INNOVATION: Bacteria-Based Thermoelectric Paper.

 

A researcher from ICMAB-CSIC holds a sample of the new thermoelectric cellulose produced by bacteria. (Credit: ICMAB)

Thermoelectricity is an impressive two-way process that consists of the conversion of temperature differences to electric voltage and vice versa. As such, scientists have been working for years on finding ideal thermoelectric solutions and materials, according to an article on interestingengineering.com.

Now, researchers at the Institute of Materials Science of Barcelona (ICMAB-CSIC) have developed a new concept of thermoelectric material that is both sustainable and recyclable. The novel device is rather simple but highly effective, and it makes use of easily accessible bacteria.

"Instead of making a material for energy, we cultivate it" explained Mariano Campoy-Quiles, a researcher of this study.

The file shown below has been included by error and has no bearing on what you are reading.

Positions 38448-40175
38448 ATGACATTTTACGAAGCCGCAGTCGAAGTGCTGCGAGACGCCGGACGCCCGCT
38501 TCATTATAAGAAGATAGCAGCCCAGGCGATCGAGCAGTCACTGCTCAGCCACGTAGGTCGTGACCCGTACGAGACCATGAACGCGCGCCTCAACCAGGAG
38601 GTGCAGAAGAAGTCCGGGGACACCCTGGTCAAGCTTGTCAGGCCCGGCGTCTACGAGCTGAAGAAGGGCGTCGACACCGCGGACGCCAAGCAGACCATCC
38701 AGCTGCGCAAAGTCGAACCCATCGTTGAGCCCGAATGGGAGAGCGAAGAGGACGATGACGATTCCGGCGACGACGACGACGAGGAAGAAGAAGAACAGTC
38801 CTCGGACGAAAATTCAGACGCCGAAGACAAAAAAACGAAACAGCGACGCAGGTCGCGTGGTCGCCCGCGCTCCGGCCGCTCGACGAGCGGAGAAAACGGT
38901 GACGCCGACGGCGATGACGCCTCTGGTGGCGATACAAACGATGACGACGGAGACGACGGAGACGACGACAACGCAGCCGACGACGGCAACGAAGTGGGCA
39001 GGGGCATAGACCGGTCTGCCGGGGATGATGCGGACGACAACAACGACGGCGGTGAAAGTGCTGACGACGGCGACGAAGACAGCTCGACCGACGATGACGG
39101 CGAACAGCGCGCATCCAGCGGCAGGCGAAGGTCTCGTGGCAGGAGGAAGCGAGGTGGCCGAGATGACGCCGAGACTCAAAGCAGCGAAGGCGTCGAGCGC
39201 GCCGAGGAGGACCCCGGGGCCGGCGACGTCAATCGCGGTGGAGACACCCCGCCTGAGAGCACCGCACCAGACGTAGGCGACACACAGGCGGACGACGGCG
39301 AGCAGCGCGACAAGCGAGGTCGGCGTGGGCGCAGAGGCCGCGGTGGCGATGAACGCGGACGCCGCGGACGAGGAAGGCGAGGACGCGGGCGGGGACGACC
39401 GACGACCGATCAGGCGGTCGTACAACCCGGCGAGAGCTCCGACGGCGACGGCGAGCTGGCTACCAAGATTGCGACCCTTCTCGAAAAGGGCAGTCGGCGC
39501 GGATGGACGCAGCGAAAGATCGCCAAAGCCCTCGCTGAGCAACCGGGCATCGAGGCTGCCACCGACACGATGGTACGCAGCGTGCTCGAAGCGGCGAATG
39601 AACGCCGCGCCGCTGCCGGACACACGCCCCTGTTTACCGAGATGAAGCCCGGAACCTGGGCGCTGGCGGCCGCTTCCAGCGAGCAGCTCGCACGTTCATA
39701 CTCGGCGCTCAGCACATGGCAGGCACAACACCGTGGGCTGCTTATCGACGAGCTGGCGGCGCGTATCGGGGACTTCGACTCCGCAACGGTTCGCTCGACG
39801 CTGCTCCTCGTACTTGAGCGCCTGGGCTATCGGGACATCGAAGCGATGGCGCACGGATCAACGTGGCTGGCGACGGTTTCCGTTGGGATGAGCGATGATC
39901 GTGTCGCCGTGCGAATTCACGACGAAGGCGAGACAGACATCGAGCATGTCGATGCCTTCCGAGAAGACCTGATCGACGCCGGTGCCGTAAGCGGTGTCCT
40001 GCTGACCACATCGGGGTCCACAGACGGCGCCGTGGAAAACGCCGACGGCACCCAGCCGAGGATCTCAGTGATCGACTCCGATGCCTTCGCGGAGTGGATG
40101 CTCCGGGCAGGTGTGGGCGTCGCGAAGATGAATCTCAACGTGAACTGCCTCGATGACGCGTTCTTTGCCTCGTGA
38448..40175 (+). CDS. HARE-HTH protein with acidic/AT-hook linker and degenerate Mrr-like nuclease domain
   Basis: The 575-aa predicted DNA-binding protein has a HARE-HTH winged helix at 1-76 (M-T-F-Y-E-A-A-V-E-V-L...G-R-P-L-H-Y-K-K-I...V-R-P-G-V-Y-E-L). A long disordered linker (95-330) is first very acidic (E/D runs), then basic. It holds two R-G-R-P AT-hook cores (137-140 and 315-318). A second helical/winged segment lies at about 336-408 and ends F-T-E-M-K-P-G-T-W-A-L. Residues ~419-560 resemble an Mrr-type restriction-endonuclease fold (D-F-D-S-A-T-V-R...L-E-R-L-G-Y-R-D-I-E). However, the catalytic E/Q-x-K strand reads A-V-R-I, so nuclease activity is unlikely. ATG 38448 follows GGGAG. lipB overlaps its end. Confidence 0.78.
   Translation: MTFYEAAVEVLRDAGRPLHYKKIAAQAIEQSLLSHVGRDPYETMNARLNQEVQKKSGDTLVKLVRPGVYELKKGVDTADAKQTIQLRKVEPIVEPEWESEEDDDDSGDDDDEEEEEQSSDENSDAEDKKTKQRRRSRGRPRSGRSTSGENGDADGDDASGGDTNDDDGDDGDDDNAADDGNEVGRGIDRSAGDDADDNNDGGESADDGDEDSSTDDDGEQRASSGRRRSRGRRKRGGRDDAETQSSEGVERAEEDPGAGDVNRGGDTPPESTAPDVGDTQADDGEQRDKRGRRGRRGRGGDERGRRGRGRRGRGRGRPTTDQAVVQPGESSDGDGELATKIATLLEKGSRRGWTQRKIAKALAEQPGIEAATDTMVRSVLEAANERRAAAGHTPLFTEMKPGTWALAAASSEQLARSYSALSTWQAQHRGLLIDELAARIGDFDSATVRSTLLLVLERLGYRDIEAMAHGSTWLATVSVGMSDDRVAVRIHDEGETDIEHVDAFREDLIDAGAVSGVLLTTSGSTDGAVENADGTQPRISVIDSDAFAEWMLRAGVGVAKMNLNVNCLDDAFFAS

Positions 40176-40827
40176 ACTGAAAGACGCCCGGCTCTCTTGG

"Bacteria, dispersed in an aqueous culture medium containing sugar and carbon nanotubes, produce the nanocellulose fibers that end up forming the device, in which the carbon nanotubes are embedded."

In essence, the newly-developed device is composed of cellulose that is produced locally in the laboratory by bacteria. It also features some conductive nanomaterial called carbon nanotubes. The result is nothing short of impressive.

"We obtain a mechanically resistant, flexible and deformable material, thanks to the cellulose fibers, and with a high electrical conductivity, thanks to the carbon nanotubes," explained further Anna Laromaine, researcher of this study.

 

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